If distribution of executable or object code is made by offering access to copy from a designated place [What Wikipedia does], then offering equivalent access to copy the source code from the same place counts as distribution of the source code, even though third parties are not compelled to copy the source along with the object code.
--Error 19:17, 25 September 2007 (UTC)

Non-copyrightable parts of UI of non-free programs[edit]

The English version of the template says:

This screenshot either does not contain parts or visuals of copyrighted programs, or the author has released it under a free license (which should be indicated beneath this notice), and as such follows the licensing guidelines for screenshots of Wikimedia Commons.

Does the "it" refer to the screenshot and not to the program? Does, then, this template apply to screenshots of non-free software with uncopyrightable (PD-text, PD-trivial, PD-ineligible) user interface?

Or does the "author" refer to the programs' author?

--AVRS (talk) 12:34, 12 November 2009 (UTC)

Autotranslate[edit]

This template should be autotranslated, see {{Autotranslate}}. — Preceding unsigned comment added by Multichill (talk • contribs) 18 November 2009 (UTC)

It is now. Rd232 (talk) 16:24, 7 November 2011 (UTC)

copyright-eligible[edit]

{{edit request}}

In the first sentence, please add

[[Template:PD-shape|copyright-eligible]]

before "parts or visuals". Rd232 (talk) 20:19, 7 November 2011 (UTC)

✓ Done Thanks for helping Jean-Fred (talk) 18:39, 10 November 2011 (UTC)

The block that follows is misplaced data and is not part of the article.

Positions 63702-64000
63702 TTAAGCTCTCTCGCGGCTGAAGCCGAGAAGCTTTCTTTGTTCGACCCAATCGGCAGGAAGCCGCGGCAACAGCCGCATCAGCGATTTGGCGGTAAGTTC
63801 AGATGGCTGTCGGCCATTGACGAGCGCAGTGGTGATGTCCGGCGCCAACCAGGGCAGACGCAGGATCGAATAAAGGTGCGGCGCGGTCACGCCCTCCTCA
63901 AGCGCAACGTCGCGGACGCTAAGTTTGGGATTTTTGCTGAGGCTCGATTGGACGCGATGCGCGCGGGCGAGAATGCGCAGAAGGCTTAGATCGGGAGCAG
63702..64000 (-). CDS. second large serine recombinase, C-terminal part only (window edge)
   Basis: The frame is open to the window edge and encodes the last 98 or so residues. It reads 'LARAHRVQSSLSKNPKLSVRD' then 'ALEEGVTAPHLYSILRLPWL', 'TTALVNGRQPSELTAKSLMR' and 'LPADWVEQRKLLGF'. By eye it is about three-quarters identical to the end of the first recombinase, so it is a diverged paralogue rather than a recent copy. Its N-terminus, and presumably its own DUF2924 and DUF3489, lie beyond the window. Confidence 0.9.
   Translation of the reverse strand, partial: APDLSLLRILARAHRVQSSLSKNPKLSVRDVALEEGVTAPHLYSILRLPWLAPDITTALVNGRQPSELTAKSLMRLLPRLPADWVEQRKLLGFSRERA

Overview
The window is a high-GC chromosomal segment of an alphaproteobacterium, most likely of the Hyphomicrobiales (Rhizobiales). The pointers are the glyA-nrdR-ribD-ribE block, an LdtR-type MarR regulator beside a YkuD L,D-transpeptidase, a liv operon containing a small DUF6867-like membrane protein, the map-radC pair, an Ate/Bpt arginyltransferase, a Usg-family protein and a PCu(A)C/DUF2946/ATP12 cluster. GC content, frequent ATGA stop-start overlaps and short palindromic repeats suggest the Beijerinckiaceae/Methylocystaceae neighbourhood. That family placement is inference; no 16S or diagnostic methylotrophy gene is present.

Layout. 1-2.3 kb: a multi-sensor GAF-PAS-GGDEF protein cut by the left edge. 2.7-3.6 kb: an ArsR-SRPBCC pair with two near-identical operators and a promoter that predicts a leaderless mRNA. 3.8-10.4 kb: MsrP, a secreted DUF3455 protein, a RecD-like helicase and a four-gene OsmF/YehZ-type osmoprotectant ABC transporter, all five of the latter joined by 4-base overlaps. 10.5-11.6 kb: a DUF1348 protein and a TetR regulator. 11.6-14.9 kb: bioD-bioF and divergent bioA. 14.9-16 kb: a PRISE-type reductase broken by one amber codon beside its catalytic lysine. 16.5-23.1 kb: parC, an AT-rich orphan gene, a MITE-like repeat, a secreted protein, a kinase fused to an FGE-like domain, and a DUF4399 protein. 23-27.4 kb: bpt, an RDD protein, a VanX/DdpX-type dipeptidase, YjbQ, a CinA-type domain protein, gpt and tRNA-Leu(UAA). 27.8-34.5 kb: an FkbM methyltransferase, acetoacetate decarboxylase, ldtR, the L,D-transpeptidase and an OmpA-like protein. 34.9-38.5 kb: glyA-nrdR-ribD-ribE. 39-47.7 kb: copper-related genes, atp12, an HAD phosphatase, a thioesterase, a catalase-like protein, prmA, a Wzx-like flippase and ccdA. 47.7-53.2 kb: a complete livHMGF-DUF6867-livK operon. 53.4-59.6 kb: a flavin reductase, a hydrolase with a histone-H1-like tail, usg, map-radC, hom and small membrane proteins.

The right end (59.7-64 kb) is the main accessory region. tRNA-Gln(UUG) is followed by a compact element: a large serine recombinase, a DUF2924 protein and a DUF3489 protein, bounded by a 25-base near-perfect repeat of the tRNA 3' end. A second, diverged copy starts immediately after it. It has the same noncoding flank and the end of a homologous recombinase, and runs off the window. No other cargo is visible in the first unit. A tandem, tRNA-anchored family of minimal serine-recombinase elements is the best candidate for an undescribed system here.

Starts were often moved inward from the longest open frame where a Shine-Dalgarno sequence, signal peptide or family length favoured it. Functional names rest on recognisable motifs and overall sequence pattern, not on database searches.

Screenshot license for GPL/CC-BY-SA games[edit]

What is the license of a screenshot if the software is a 3D game that uses GPL for the code and CC-BY-SA for the models and textures? And what value shold be used for the license paramater in this case? --Zeitlupe (talk) 19:08, 3 February 2014 (UTC)

Template broken[edit]

I noticed a bot tagging File:XchatScreenshot2.6.6.png with Category:Media without a license: needs history check. The file does contain this template with a link to {{GPL}} but that seems to have broken. Multichill (talk) 08:23, 18 September 2014 (UTC)

It was probably valid in 10/2007, doc from this time suggested to use 'template=' but today it's 'license='. No idea why template= doesn't work anymore.--Denniss (talk) 08:49, 18 September 2014 (UTC)
EDIT: Sounds the change 3 days ago broke more than it fixed. --Denniss (talk) 09:05, 18 September 2014 (UTC)
@Multichill and Denniss. I was informed by Codename Lisa that there was a problem. I changes most of the files so they use "license=" but that did not solve all the problems so I reverted the edit. The problem is that the {{GFDL}} template put files in Category:License migration candidates and to solve that problem we need the template to be able to handle the license migration. --MGA73 (talk) 14:26, 18 September 2014 (UTC)
Oh problem solved... Them template could just be used like this:
{{Free screenshot|license={{GFDL|migration=relicense}}{{PD-ineligible}}'''Some text'''{{cc-by-sa-1.0}}}}
So we use
license={{GFDL}}
instead of
license=GFDL
--MGA73 (talk) 17:20, 18 September 2014 (UTC)

License without a copyright tag?[edit]

The doc says:

"Free software license tag. It can be either in form of a template or template name, so both "{{GPL}}" and "GPL" are OK. There are a few licenses for which we do not have a template, so use:

  • "PSFL" for Python Software Foundation License
  • "NETHACK" for NetHack General Public License
  • "LUCENT" for Lucent Public License"

Is there any good reason not to create the templates? --MGA73 (talk) 14:55, 18 September 2014 (UTC)

For example like {{Lucent}} so we can get the files in a category like Category:Lucent License files. --MGA73 (talk) 17:04, 18 September 2014 (UTC)